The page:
A helping hand in explaining the decline in hitting

A helping hand in explaining the decline in hitting

We’re about a third of the way into the COVID MLB season and batting average (BA) is down. BA is .241 after averaging .252 the past three seasons. A close cousin to BA, Batting Average on Balls in Play (BABIP), has been between .295-.300 for years but in 2020, BABIP is .285.

In addition to BA and BABIP, other stats have been used to assert a broader claim that offense overall has declined. For instance, OPS (on-base plus slugging) has been cited to imply a drop in power in 2020. Indeed, OPS is down from an average of .745 the previous three seasons to .733. But to imply that stat necessarily says anything about power is sloppy. Both halves of the formula for OPS — OBP and SLG — include batting average. So the decline in OPS merely reflects (twice) the decline in BA, nothing more.

So the mystery we’re trying to solve is about fewer base hits.

This question has spawned many theories to explain it. And I mean many. The pitchers are ahead of the batters and that suppresses the quality of contact, the ball is less lively, fans and their white shirts aren’t in the stadium to distract fielders, hitters can’t look at video between at-bats, pitchers aren’t facing batters a third time as much, hitters are too focused on launch angle and pop up more, improved pitch framing by catchers has created a bigger strike zone, the greater use of defensive shifts, a few good hitters have opted out.

As you graze that Golden Corral of explanations, consider one simple fact that undermines almost all of them …

The decline in hitting has been from the left side only. Right-handed batters are doing just fine.

Take a closer look at batting average. Historically, there is no difference in batting average between left-handed hitters and right-handed hitters (L/R):

  • 2019 (.253/.252)
  • 2018 (.248/.248)
  • 2017 (.256/.254)

But this year

  • 2020 (.228/.250)

You’d find the same with BABIP. From 2017-2019, the average BABIP was .298. For right-handed hitters BABIP was .298 and for lefties .297. No handedness difference. But in 2020, right-handed BABIP is .295 and left-handed BABIP is .271.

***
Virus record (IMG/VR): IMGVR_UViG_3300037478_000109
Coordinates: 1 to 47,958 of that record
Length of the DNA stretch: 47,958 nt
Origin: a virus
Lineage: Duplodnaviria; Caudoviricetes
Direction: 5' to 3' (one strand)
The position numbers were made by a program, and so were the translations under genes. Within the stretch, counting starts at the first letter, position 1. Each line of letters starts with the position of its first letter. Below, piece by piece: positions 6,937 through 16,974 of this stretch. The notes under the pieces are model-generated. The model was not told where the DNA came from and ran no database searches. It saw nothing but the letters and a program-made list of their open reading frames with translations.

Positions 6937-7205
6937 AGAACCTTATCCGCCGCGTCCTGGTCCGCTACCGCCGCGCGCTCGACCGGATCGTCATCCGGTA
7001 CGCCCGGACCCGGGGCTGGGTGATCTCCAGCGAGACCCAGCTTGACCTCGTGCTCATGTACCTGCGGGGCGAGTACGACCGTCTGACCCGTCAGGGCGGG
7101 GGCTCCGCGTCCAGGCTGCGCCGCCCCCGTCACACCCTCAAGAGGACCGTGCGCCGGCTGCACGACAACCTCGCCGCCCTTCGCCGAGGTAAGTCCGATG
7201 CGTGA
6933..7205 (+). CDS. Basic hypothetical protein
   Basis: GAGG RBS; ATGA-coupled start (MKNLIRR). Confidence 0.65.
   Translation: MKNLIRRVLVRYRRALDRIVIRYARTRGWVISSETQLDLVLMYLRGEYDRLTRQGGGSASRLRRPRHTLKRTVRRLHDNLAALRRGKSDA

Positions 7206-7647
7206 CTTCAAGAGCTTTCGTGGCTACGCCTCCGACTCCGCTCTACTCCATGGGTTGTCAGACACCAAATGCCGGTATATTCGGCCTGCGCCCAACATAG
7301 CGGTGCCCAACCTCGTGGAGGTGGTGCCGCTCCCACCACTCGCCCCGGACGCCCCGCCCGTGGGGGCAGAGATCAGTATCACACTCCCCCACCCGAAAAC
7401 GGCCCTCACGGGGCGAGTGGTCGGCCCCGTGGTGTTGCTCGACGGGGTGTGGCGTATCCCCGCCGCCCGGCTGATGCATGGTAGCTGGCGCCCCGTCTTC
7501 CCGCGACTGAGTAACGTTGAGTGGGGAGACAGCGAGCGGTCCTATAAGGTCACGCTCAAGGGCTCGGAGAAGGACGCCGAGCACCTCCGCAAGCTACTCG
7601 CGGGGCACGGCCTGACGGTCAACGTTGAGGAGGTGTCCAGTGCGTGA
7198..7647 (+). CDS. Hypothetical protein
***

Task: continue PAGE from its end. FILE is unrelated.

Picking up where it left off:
Power, as measured by xtra-base hits, or isolated power (ISO) has always been about the same for lefties and righties (L/R). 2019 (.184/.182)

  • 2018 (.163/160)
  • 2017 (.171/.171)

If anything, a slight edge for lefties. But this year (L/R):

  • 2020 (.164/.182)

Note, for BA and ISO, right-handed hitting in 2020 is in line with the previous three seasons.

As a percentage basis of run creation, left-handed hitters usually contribute 4% more than right-handed hitters. Here are the wRC+ numbers for the past three seasons (L/R):

  • 2019 (99/95)
  • 2018 (99/95)
  • 2017 (99/95)

That’s consistent. But look at the 2020 season as of today, lefties have lost about 16% in run creation relative to righties (L/R):

  • 2020 (93/105)

Given that the decline in batting average, BABIP and isolated power is only on the left side, go back and evaluate that litany of explanations.

Virtually none can explain the drop in base hits because the effects would be seen on both sides of the plate. And we’ve shown they aren’t. To take one example, if the ball was de-juiced, we’d see equal drops with right-handed and left-handed batters. If the problem was not being able to look at video between at bats, it would be harming batters of both sides.

That doesn’t mean those theories aren’t legitimate causes for less offense. But offense overall isn’t down. Left-handed offense is down. Maybe right-handed hitters miss the video or don’t see pitchers a third time as often. But those factors are being offset by others pushing in the opposite direction.

One explanation that seems to withstand the handedness bias in declining offense is the greater use of shifts in defensive alignment. We’ll look at the evidence for and against that theory in the next post.

Steve Mancuso

Steve Mancuso is a lifelong Reds fan who grew up during the Big Red Machine era. He’s been writing about the Reds for more than ten years. Steve’s fondest memories about the Reds include attending a couple 1975 World Series games, being at Homer Bailey’s second no-hitter and going nuts for Jay Bruce at Clinchmas. Steve was also at all three games of the 2012 NLDS, but it’s too soon to talk about that.